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Old 03-05-2010, 08:18 AM   #1
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What the Heck is this?


In working in a home, I was asked if this contraption could be removed or replaced. Apparently it can turn on and off lights from this location for security purposes. What is it called and can it be replaced (easily) with something newer looking?
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Old 03-05-2010, 08:36 AM   #2
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What the Heck is this?


that's kind of cool. i'd keep just for the neat factor

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Old 03-05-2010, 09:06 AM   #3
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What the Heck is this?


Have you looked at the wiring behind it ?
Seems like an old contactor setup that uses relays (?) to control devices
I have heard they can be a royal PIA to trouble shoot
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Old 03-05-2010, 09:14 AM   #4
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What the Heck is this?


I think it's called a dual dial 12 station light control panel. From what I've read it's connected to a selinoid somewhere. It still works, but it's kind of an eye sore. I just wondered if there was some sort of newer looking replacement. I also wanted to know if it can just be disconnected.

I've looked at the wires, but can't relly tell much. It's got low voltage wires running to the back of it, but I can't tell where it ends up.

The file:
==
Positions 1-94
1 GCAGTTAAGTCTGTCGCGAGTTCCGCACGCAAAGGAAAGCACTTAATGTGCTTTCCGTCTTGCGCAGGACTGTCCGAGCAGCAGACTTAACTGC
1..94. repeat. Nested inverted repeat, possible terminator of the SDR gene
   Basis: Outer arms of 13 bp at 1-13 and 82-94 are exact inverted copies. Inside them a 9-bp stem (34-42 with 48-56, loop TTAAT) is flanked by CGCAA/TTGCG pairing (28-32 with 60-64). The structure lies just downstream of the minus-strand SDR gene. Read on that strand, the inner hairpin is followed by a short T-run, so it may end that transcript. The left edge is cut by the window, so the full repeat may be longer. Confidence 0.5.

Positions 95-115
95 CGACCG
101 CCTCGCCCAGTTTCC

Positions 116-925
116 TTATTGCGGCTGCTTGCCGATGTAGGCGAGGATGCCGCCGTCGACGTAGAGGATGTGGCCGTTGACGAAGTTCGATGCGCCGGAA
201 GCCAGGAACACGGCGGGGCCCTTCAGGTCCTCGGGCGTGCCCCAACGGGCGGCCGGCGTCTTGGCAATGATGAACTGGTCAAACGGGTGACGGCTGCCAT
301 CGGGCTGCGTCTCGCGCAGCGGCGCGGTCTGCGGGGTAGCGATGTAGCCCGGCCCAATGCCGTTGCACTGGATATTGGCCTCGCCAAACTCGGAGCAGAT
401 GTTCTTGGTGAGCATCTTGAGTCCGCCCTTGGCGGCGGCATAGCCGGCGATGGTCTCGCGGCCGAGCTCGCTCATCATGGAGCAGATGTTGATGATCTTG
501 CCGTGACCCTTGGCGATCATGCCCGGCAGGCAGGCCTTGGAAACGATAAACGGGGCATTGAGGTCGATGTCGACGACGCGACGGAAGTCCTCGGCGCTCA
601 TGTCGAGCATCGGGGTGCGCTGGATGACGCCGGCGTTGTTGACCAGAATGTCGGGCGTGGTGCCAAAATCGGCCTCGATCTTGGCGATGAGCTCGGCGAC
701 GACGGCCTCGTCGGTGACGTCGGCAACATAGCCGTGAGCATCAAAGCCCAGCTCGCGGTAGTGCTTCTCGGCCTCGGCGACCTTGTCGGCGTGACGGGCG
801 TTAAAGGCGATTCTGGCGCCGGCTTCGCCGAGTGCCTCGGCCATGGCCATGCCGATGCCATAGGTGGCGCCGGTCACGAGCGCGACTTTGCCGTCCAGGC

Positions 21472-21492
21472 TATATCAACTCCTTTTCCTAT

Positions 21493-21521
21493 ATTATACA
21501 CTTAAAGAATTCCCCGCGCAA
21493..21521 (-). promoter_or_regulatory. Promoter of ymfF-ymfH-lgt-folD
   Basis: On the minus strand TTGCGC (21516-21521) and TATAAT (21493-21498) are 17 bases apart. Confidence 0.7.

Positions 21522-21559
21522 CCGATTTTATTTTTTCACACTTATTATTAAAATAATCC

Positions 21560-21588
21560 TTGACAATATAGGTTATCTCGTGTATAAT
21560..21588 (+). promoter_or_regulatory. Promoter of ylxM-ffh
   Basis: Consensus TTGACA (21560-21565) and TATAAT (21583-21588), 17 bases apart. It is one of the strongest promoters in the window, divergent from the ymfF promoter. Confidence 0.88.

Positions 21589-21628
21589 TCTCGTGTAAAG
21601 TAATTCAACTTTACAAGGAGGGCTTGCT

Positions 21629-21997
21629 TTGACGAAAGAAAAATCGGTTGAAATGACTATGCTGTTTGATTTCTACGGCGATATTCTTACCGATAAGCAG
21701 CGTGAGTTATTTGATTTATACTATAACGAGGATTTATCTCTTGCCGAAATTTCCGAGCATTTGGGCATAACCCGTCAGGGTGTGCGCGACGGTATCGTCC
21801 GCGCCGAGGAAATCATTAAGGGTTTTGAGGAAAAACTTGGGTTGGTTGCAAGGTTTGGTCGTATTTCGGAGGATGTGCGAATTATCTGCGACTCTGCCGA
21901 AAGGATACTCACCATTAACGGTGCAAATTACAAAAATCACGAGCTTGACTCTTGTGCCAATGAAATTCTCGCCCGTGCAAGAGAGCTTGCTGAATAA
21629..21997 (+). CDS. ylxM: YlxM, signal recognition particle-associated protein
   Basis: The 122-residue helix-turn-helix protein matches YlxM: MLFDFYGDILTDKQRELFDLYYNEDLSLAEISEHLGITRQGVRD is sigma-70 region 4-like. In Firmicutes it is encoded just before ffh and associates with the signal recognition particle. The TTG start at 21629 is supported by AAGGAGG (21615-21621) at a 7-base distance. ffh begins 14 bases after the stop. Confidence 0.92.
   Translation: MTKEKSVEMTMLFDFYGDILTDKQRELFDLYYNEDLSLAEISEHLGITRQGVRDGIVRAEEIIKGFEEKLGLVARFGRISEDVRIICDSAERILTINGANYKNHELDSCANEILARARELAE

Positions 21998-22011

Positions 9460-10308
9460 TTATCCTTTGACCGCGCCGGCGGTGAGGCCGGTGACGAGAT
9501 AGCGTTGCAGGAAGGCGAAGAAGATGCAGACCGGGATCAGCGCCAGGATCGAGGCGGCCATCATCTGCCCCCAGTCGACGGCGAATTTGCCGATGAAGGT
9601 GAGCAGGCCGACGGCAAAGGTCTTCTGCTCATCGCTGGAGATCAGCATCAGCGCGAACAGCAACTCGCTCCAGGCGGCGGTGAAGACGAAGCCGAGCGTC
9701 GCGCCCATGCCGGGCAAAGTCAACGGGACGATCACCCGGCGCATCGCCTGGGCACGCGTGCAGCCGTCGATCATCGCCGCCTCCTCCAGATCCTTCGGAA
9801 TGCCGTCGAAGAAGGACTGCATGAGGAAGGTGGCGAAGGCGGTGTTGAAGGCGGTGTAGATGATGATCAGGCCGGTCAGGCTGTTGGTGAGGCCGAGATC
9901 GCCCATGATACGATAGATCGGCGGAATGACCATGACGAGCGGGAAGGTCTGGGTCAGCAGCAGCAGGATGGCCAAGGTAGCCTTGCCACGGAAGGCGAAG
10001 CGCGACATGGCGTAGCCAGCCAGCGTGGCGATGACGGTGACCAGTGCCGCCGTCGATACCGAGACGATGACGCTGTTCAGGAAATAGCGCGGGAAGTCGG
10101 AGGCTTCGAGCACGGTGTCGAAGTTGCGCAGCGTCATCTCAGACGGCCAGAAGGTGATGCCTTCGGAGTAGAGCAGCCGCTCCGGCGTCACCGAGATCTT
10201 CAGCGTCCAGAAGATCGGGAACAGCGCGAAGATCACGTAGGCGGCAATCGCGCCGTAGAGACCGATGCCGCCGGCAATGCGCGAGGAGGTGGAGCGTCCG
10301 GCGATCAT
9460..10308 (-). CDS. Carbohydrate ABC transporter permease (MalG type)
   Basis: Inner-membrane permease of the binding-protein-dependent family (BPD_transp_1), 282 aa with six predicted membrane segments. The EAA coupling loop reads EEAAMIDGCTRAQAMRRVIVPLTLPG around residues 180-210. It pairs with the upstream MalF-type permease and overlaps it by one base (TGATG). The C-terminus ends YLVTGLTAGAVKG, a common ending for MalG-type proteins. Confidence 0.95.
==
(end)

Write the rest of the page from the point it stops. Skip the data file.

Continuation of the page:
The regular wall-mounted switches that operate the lights that this control panel operate are rocker-like switches and when switched on and pushed a little past the on position the lights make a funny-buzz like sound.

I don't know if those switches can be replaced with regular ones?
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Old 03-05-2010, 09:18 AM   #5
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What the Heck is this?


Some friends of mine have that exact system installed in their house. I don't know the specifics, but basically, all the switches are low voltage switches. They are wired to a panel in the basement located next to the breaker panel. The romex for the lights/outlets that our controlled by these switches are also run to this extra lighting panel. It is kind of neat, but not really worth the trouble and all the extra wiring (now you need to wire the switch AND the light all the way back to the panel).

It doesnt seem like the switches are wired like...say a doorbell. Since there's a set "on" and "off" direction of the switch (the switch is of the 'return to neutral' variety) it seems that there's constant low voltage power at the switch when the light is on, and disconnected when it's off.

I've asked them if I could take one of the switches off so I could see how it's wired (just to fill my curiousity) but they are worried that if something gets broken on one of them they won't be able to find a replacement.
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Old 03-05-2010, 09:40 AM   #6
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What the Heck is this?


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Originally Posted by secutanudu View Post
Some friends of mine have that exact system installed in their house. I don't know the specifics, but basically, all the switches are low voltage switches. They are wired to a panel in the basement located next to the breaker panel. The romex for the lights/outlets that our controlled by these switches are also run to this extra lighting panel. It is kind of neat, but not really worth the trouble and all the extra wiring (now you need to wire the switch AND the light all the way back to the panel).

It doesnt seem like the switches are wired like...say a doorbell. Since there's a set "on" and "off" direction of the switch (the switch is of the 'return to neutral' variety) it seems that there's constant low voltage power at the switch when the light is on, and disconnected when it's off.